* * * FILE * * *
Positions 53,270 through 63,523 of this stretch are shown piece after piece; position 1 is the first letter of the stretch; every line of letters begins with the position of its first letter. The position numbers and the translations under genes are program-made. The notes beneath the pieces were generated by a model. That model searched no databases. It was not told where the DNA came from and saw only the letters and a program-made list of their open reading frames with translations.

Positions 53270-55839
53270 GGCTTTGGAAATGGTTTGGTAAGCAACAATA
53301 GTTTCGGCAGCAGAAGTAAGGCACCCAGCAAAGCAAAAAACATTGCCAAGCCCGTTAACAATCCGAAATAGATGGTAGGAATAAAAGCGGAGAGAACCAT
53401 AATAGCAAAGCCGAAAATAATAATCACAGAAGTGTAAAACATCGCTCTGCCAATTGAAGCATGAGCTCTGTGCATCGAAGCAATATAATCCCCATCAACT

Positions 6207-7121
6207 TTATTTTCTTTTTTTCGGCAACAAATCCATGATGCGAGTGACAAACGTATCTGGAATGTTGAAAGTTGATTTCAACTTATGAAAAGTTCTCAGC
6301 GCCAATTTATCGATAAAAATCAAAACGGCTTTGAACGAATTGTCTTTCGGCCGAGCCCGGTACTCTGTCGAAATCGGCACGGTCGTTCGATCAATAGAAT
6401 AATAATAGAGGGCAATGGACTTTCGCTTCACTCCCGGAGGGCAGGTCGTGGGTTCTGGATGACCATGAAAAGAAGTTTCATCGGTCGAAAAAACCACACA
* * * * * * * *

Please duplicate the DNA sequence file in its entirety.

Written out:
Positions 53,270 through 63,523 of this stretch are shown piece after piece; position 1 is the first letter of the stretch; every line of letters begins with the position of its first letter. The position numbers and the translations under genes are program-made. The notes beneath the pieces were generated by a model. That model searched no databases. It was not told where the DNA came from and saw only the letters and a program-made list of their open reading frames with translations.

Positions 53270-55839
53270 GGCTTTGGAAATGGTTTGGTAAGCAACAATA
53301 GTTTCGGCAGCAGAAGTAAGGCACCCAGCAAAGCAAAAAACATTGCCAAGCCCGTTAACAATCCGAAATAGATGGTAGGAATAAAAGCGGAGAGAACCAT
53401 AATAGCAAAGCCGAAAATAATAATCACAGAAGTGTAAAACATCGCTCTGCCAATTGAAGCATGAGCTCTGTGCATCGAAGCAATATAATCCCCATCAACT

Positions 6207-7121
6207 TTATTTTCTTTTTTTCGGCAACAAATCCATGATGCGAGTGACAAACGTATCTGGAATGTTGAAAGTTGATTTCAACTTATGAAAAGTTCTCAGC
6301 GCCAATTTATCGATAAAAATCAAAACGGCTTTGAACGAATTGTCTTTCGGCCGAGCCCGGTACTCTGTCGAAATCGGCACGGTCGTTCGATCAATAGAAT
6401 AATAATAGAGGGCAATGGACTTTCGCTTCACTCCCGGAGGGCAGGTCGTGGGTTCTGGATGACCATGAAAAGAAGTTTCATCGGTCGAAAAAACCACACA